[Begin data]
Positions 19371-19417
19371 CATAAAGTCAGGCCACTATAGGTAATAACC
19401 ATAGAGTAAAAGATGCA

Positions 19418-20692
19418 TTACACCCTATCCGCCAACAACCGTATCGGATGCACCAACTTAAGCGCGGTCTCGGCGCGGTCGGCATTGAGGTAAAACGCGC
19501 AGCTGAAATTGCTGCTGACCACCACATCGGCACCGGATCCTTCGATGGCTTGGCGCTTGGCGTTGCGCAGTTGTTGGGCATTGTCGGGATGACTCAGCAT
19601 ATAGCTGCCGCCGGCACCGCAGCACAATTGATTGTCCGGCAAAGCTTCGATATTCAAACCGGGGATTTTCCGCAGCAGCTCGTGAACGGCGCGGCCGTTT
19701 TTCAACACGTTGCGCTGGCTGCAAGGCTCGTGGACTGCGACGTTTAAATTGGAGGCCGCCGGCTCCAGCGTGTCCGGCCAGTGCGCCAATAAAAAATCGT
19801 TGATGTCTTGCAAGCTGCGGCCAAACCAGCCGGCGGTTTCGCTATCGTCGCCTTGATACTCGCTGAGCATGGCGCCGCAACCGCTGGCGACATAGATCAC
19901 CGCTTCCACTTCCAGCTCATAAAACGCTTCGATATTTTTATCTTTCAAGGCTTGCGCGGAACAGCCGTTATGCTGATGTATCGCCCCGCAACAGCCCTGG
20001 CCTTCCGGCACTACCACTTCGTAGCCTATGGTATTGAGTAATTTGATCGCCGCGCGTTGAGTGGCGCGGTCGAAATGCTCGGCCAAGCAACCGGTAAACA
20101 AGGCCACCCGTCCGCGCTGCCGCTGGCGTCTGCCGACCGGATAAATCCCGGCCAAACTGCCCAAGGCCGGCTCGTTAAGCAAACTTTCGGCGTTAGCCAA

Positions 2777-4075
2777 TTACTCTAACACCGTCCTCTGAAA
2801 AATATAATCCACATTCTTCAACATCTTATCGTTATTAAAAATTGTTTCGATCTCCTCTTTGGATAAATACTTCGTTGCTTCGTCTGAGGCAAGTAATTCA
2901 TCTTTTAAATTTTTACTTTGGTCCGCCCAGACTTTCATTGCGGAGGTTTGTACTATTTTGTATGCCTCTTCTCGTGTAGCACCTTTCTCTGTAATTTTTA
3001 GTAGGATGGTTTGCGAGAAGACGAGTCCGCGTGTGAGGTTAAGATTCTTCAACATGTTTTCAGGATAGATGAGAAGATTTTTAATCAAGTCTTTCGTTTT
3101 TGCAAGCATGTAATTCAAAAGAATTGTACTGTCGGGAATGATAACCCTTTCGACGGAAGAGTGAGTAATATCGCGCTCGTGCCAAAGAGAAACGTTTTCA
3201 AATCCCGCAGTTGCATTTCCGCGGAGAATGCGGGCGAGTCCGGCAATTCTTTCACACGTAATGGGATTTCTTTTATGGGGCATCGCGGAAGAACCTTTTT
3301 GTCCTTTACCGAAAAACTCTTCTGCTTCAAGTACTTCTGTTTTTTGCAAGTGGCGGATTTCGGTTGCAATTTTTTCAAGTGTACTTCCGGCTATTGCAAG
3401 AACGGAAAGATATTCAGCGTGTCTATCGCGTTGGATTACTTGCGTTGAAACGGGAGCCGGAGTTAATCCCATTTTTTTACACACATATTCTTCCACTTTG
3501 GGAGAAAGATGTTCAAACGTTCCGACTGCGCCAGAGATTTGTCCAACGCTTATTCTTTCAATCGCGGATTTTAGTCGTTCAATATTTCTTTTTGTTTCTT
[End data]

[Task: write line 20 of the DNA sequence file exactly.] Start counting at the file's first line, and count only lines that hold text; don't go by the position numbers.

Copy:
3301 GTCCTTTACCGAAAAACTCTTCTGCTTCAAGTACTTCTGTTTTTTGCAAGTGGCGGATTTCGGTTGCAATTTTTTCAAGTGTACTTCCGGCTATTGCAAG